NOBILITY AND CIVILITY
Harvard University Press, 2004 - 272 pages
Globalization has become an inescapable fact of contemporary life. Some leaders, in both the East and the West, believe that human rights are culture-bound and that liberal democracy is essentially Western, inapplicable to the non-Western world. How can civilized life be preserved and issues of human rights and civil society be addressed if the material forces dominating world affairs are allowed to run blindly, uncontrolled by any cross-cultural consensus on how human values can be given effective expression and direction?
In a thoughtful meditation ranging widely over several civilizations and historical eras, Wm. Theodore de Bary argues that the concepts of leadership and public morality in the major Asian traditions offer a valuable perspective on humanizing the globalization process. Turning to the classic ideals of the Buddhist, Hindu, Confucian, and Japanese traditions, he investigates the nature of true leadership and its relation to learning, virtue, and education in human governance; the role in society of the public intellectual; and the responsibilities of those in power in creating and maintaining civil society.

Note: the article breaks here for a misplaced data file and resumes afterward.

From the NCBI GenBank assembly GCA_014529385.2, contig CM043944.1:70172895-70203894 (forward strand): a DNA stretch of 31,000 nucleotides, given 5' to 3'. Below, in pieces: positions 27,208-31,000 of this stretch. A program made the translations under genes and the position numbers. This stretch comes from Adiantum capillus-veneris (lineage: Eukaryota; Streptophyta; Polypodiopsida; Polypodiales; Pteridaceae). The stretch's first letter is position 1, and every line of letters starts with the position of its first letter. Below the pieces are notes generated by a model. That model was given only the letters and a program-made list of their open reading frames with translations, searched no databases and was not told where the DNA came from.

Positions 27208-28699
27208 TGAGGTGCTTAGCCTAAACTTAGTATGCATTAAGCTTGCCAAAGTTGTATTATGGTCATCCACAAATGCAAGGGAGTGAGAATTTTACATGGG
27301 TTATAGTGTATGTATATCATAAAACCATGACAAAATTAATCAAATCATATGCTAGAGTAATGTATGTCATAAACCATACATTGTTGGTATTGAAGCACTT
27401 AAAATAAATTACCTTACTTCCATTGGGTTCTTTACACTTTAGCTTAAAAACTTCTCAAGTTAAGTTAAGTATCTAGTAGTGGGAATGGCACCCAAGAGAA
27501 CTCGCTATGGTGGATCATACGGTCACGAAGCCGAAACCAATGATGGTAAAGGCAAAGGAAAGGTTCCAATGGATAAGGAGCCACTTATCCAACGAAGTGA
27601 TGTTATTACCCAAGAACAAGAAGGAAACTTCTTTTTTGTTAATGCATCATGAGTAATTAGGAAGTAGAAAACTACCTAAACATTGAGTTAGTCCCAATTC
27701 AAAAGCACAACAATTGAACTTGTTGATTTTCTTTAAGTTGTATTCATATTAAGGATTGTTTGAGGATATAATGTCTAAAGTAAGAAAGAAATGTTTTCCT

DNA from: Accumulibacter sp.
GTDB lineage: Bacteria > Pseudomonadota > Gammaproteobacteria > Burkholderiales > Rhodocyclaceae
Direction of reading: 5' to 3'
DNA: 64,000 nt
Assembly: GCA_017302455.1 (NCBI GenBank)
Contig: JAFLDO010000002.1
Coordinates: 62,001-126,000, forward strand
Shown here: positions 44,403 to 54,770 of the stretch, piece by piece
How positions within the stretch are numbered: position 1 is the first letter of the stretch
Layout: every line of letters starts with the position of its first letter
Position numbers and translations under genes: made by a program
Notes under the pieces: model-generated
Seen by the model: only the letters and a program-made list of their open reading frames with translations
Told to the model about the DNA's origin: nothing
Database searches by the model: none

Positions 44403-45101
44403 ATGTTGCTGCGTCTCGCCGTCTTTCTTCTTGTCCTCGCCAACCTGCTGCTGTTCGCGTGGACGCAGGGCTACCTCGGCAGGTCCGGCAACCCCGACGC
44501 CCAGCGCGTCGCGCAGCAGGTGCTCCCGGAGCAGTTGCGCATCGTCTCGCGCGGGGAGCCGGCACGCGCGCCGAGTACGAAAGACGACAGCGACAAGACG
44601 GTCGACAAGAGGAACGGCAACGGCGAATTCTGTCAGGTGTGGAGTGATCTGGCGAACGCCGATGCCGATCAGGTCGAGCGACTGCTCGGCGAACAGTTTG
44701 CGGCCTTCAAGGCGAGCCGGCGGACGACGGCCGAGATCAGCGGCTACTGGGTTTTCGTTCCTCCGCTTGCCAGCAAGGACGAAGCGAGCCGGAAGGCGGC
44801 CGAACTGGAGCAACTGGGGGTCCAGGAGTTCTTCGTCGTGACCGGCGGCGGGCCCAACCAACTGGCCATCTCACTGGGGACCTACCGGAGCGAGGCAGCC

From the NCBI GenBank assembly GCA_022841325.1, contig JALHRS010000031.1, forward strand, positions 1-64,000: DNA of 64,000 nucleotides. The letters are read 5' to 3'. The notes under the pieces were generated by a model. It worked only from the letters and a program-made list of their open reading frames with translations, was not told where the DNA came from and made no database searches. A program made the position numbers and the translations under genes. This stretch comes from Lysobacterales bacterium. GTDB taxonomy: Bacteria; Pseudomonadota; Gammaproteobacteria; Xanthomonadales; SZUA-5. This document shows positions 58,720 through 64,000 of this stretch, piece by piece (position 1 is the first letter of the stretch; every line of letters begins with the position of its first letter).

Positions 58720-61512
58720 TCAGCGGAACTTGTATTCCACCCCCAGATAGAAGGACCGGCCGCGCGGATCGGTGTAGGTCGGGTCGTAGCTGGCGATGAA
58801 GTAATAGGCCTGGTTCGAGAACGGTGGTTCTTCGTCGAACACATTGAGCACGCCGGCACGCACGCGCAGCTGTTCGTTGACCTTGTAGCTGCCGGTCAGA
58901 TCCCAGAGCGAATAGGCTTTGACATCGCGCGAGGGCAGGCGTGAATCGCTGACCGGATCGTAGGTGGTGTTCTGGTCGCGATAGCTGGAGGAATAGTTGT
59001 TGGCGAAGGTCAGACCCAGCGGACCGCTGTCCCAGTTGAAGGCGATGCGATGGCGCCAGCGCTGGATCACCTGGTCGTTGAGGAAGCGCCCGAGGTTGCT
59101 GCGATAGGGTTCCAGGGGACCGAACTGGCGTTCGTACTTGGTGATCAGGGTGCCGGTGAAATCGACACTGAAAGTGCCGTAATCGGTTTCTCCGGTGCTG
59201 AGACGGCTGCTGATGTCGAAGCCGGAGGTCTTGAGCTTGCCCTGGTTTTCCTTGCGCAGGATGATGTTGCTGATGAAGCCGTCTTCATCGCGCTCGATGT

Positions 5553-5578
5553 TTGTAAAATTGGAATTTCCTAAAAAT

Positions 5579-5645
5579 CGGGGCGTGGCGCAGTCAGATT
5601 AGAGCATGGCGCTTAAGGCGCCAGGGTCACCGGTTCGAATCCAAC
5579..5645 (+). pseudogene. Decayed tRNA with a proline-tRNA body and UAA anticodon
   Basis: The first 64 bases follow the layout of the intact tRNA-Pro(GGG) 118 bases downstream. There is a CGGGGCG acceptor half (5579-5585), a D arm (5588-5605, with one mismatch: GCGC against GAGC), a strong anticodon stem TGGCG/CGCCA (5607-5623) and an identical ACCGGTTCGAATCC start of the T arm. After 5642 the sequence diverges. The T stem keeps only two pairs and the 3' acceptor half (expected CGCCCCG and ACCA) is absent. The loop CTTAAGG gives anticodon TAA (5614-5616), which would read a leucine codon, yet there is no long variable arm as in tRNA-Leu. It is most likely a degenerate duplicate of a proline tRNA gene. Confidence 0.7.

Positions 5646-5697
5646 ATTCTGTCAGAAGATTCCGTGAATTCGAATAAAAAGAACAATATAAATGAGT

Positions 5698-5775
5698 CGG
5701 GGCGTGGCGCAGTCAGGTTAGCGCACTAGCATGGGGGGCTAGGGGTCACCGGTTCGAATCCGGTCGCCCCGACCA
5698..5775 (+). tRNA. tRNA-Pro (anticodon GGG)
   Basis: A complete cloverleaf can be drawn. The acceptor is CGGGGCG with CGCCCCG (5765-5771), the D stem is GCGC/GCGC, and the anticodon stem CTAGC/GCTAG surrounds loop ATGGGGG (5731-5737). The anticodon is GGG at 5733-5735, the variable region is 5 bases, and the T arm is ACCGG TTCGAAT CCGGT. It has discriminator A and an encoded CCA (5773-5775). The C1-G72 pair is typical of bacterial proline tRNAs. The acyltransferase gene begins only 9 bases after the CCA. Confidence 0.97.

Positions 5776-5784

De Bary recognizes that throughout history ideals have always come up against messy human complications. Still, he finds in the exploration and affirmation of common values a worthy attempt to grapple with persistent human dilemmas across the globe.
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Continuity with the feudal past is further shown by Ieyasu's recourse to legislation
in the form and genre of the medieval house laws, enacting regulations to ensure
against any possible power alignment that might threaten the dominance of his ...
Ieyasu], Ieyasu raised a fundamental question concerning legitimacy, including
whether there is such a thing as right and wrong — a question Shotoku had
already raised in his Constitution from the standpoint of Mahayana "Emptiness,"
As for the phrase that 'In taking the empire they went against the Way and in
keeping it they followed the Way' — this [moral relativism] is applicable only to
actions such as lies, deceit and opportunistic plotting.15 Here Ieyasu proposes a
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